US Airport Emergency Response Capabilities Flawed
The ABC television affiliate in Denver recently ran a “CALL7” investigative story about the fire and EMS response to Continental Airlines Flight 1404, which went off the runway and caught fire at the Denver airport in December 2008. The report says that within seconds 25 firefighters based at the airport were racing to the scene. It goes on to fault Denver Health for taking 32 minutes to get the first ambulance to the scene. The television station’s investigative reporters did a multi-part series, declaring Denver Health’s EMS system “broken.”
For sure, the city’s joint dispatch center, located 26 miles from the airport, should have reacted differently to the first call. It took 12 minutes to dispatch the first ambulance, partly due to no information about the airplane or the number of passengers on board from the airport’s 9-1-1 call, and partly due to flawed internal dispatch procedures.
Unfortunately though, the television reporters placed blame in the wrong place. Flawed Federal Aviation Administration (FAA) rules – rules that do a great job requiring the protection of property at the Nation’s primary airports while completely ignoring the protection of life – are really to blame for the delay of getting ambulances to the crash site.
Under FAA rules (download pdf), Class I airports like Denver, where aircraft of at least 200 feet in length are operating at least five departures a day, are required to have a minimum of three firefighting vehicles operating with a variety of firefighting equipment. It’s likely the public mistakenly believes that Class I airports have at least the same minimum number of ambulances on site.
The actual minimum number of ambulances required at a Class I airport: ZERO. The actual minimum number of paramedics required at a Class I airport: ZERO. The only requirement for medical staffing at a Class I airport is that only one of the firefighters staffing one of the three fire trucks is required to have the basic equivalency of a 40 hour medical responder training course; no ambulances, no paramedics.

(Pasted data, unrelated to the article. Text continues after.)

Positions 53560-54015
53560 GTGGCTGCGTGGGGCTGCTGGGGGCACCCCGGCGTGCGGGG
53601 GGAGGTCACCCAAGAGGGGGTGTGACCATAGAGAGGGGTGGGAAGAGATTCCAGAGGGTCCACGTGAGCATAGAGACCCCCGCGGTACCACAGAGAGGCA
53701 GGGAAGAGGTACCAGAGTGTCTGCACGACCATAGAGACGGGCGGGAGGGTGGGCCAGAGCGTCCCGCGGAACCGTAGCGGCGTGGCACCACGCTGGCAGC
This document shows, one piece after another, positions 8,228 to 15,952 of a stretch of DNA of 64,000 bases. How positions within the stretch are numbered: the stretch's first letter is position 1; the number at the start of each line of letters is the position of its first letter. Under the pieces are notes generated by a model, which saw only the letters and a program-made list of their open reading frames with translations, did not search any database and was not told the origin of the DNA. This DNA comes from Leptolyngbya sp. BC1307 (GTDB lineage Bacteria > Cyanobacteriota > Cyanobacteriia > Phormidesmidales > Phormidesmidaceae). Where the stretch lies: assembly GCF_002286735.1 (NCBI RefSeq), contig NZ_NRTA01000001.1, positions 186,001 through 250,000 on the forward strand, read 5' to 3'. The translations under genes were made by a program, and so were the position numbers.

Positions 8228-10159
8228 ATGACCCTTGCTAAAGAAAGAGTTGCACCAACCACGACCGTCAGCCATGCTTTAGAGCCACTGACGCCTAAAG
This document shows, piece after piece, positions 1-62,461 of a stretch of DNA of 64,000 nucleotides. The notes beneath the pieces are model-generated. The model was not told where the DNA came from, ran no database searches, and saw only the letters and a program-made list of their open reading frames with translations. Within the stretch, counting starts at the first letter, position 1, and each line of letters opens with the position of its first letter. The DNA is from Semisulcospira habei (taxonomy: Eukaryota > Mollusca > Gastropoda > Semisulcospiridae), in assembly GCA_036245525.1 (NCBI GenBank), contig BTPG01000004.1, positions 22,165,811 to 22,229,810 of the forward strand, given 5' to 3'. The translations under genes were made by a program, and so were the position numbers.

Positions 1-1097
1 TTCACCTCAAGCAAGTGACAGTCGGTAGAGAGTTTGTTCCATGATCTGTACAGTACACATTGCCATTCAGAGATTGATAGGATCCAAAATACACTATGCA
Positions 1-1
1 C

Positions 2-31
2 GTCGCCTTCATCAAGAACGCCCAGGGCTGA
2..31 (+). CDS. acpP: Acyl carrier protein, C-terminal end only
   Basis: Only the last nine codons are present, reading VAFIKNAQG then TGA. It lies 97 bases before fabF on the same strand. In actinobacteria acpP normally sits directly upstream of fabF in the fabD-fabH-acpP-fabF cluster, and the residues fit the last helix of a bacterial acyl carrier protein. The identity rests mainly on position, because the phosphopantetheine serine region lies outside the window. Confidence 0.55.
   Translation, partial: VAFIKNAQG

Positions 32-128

Reality is that Denver Health actually overstaffed the Denver airport with medical personnel – two paramedics without an ambulance performing public health functions inside the terminal building. The staffing of those two paramedics at the airport by Denver Health exceeded the FAA minimum requirements by two.
The closest Class I airport to where I live is Minneapolis-St. Paul International (MSP). Like Denver, MSP is a Class I airport. The airport here is staffed with paramedics identically to Denver (two of them in the main terminal building), but at MSP the paramedics also have an ambulance to use for response to the runways.
There is a major difference between these two airports. MSP is adjacent to the City of Minneapolis, squarely inside the metropolitan area. Denver’s airport is 26 miles out of town. Should a similar event occur in Minneapolis, there are a host of ambulances in the metropolitan area 24 hours a day that can respond and be on site in well under 10 minutes. Not true in Denver.
The states are currently trying to extricate themselves from the provisions of airline deregulation which is managed by the Office of the Secretary of Transportation. Last year was the deadliest year of air ambulance crashes in the Nation’s history. It was so bad, the National Transportation Safety Board recently conducted hearings on air ambulance safety. A bill (H.R. 978) that would ensure states maintain oversight of air medical services has recently been introduced in Congress. Over 70 air medical programs, the National EMS Management Association, the National Association of State EMS Officials, the American College of Emergency Physicians, the National Association of EMS Physicians and a host of other EMS and medical groups and associations favor such state oversight and support this legislation.
The incident in Denver points to another critical area where aviation crosses medicine. The FAA would be well served to consult with another Department of Transportation entity, the National Highway Traffic Safety Administration (NHTSA), when writing rules about airport safety. Curiously, the Nation’s main federal EMS support office is located within NHTSA, which can provide the FAA with the resources it needs to update its regulations.
Congress is currently going through the process of reauthorizing the FAA. The story the TV station in Denver should have solicited is a call to action for modernization of the FAA rules surrounding the protection of life – using the opportunity of the FAA reauthorization to require at least as many ambulances dedicated to airports as there are fire trucks.
At a minimum, the FAA should adopt rules requiring two paramedics at each non-contiguous terminal that have both internal (e.g. golf cart) and external (e.g. ambulance) transport capabilities and a transportable cache of mass casualty incident equipment. The already required emergency plans should also include a component of the kinds of information that are supplied to 9-1-1 dispatchers about any request for services not based on site, including aircraft type and number of passenger seats at a minimum, followed up as soon as possible with information as to the actual number of passengers and crew on board. I am interested to hear other readers’ thoughts on the current emergency response capabilities at airports around the Nation.